Why are people—and nations—unable to live together in peace? Why, in our modern, affluent, educated, technologically advanced 21st century is the search for peace—among nations and between individuals—such a difficult and seemingly unattainable goal? Is there something we have overlooked?
Have you ever wondered why people and nations cannot live together in peace? World leaders search for peace. Religious people pray for peace. Conferences are held to promote peace. Yet the sobering daily reality for millions of people around the world remains: hatred, strife, violence, war, anxiety, misery and suffering! It is a global problem. The Middle East is a powder keg of hatred and violence. The Balkans have been a bloodbath again and again throughout history. Murder and mayhem scar much of the vast continent of Africa. Central Asia simmers with strife and intrigue. Southeast Asia is embroiled in revolts and troubles. India and Pakistan bristle with atomic weapons. China and Taiwan confront each other with armed determination. Japan and Korea have a long history of strife. Bottled up hatreds explode in Northern Ireland. Central and South America are convulsed periodically by violent revolutionary movements. The United States is increasingly at odds with its European cousins, and the nations of Europe have a history of bloody, internal squabbles. Even in momentarily peaceful parts of the world, people worry about crime, abduction, rape, robbery, domestic violence and divorce. The desire for peace is universal, yet the quest for peace in the world is as elusive as the quest for real peace of mind.
We need to ask: why, in our modern, affluent, educated, technologically advanced 21st century is the search for peace—among nations and between individuals—such a difficult and seemingly unattainable goal? Is there something we do not know or have overlooked? Are there key concepts we have not been taught—or do not understand? Is there a missing dimension that has eluded the wisest and most brilliant human minds? Incredible as it may seem today, the Bible contains answers to many of these vital questions. Scripture reveals reasons why the world is such a violent place and why the best efforts of human beings have failed to achieve the peace we so earnestly crave. The Bible outlines a role that you can play to change the course of history and help bring peace to this troubled world. Scripture also holds the key to finding real peace of mind. If you have the courage and the desire to make a difference, you can understand the missing dimension in the search for peace!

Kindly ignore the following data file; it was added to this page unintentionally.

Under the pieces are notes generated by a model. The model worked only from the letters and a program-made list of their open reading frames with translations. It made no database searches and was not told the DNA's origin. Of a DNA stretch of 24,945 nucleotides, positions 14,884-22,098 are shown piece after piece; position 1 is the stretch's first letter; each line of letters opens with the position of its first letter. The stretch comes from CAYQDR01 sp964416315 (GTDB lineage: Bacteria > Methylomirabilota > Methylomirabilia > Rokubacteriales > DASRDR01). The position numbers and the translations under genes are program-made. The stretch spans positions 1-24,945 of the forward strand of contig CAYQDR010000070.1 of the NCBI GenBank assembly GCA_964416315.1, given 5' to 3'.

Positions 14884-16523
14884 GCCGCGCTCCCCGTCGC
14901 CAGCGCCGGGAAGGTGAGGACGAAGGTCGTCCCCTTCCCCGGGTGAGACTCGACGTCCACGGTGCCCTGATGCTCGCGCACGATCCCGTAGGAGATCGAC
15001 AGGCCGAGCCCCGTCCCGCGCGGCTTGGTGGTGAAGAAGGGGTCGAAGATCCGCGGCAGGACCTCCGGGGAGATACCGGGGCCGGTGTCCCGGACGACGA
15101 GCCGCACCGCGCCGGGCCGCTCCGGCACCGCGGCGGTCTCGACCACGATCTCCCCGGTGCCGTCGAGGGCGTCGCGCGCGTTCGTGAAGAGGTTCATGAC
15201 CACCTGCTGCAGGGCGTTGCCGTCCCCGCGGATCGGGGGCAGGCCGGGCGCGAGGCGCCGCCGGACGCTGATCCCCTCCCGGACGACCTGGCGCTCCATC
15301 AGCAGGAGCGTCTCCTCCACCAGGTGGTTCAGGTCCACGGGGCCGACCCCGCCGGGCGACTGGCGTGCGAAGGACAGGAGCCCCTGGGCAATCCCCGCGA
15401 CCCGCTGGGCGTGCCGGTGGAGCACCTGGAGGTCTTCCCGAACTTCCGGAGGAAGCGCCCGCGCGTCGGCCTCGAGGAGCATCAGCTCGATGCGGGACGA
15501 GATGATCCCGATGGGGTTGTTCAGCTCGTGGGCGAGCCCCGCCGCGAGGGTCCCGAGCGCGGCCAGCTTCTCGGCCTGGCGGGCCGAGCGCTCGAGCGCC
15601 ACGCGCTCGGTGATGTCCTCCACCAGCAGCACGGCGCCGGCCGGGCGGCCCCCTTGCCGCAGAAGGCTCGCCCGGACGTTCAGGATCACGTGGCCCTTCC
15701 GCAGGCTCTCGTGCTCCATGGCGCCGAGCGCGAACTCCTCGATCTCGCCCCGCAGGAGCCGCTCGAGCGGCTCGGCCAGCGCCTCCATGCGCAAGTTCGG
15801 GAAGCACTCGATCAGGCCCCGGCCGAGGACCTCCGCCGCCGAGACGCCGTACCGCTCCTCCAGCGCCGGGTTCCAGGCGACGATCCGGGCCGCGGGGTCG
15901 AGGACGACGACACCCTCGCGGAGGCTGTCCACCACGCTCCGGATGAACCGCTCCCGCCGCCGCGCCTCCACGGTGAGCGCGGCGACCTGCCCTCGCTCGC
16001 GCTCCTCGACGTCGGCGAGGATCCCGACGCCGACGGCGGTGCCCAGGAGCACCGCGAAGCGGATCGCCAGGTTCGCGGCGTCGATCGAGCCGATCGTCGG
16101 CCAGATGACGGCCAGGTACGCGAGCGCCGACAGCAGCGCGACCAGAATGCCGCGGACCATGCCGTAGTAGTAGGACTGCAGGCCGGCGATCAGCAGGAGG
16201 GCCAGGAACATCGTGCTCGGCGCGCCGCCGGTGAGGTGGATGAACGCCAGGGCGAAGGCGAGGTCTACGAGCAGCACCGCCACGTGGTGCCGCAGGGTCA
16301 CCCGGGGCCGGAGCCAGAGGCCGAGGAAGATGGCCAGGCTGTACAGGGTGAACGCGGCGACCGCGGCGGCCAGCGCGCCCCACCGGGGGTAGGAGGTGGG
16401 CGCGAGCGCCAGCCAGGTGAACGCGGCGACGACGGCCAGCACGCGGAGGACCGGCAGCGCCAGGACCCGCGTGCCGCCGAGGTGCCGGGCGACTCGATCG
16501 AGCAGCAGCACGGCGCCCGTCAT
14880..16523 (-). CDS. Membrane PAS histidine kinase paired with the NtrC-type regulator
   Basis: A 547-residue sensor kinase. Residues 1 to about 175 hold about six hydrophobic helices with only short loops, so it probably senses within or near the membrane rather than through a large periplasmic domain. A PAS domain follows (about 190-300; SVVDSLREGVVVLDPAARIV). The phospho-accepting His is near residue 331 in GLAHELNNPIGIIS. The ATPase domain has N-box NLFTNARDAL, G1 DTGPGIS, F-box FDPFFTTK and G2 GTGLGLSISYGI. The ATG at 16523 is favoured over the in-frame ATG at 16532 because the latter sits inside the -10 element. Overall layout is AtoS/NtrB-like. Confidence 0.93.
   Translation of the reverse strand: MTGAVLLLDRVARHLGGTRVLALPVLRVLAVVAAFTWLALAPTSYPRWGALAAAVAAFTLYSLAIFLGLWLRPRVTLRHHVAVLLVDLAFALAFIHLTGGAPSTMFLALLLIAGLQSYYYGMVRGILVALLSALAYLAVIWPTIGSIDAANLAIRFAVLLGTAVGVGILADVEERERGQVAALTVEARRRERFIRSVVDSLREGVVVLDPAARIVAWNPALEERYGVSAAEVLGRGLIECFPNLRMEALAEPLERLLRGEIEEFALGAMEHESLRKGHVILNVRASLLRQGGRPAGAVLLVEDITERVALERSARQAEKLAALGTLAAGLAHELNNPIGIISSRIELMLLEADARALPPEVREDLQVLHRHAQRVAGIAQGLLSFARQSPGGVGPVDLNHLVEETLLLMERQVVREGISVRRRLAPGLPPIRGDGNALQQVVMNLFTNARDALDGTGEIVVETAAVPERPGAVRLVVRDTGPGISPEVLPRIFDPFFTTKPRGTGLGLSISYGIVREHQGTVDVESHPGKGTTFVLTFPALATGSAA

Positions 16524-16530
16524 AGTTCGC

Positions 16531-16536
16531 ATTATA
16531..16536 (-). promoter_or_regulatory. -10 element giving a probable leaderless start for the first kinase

Perhaps the best way to illustrate this missing dimension is to quickly review human efforts to achieve peace in the world. For thousands of years men have sought to establish peace through military strength. George Washington, the first President of the United States, reflected the wisdom of his day when he said that "to be prepared for war is one of the most effective means of preserving peace"—yet his efforts did not produce a lasting peace. History indicates the cost of maintaining armed forces to protect territory or police the world eventually saps the strength of even the mightiest empires—witness Rome, Spain, France, Britain and America. Others have believed that "the path to peace is through the crucible of war," yet that has also proven to be a flawed philosophy. Chinese leader Mao Tse Tung once remarked that "war can only be abolished through war—to get rid of the gun you must take up the gun." Yet in spite of giving guns to hundreds of thousands, he never found the way to peace. World War I was to be the "war to end wars"—but it was only a prelude to World War II—the war fought "to make the world safe for democracy." And the world is still not safe for democracy. Some today would ban private ownership of guns in an effort to eliminate hostilities and war. Overlooked is the fact that the misuse of legal weapons by governments has killed more than 170 million unarmed civilians during the 20th century (NewsMax.com, July 10, 2001).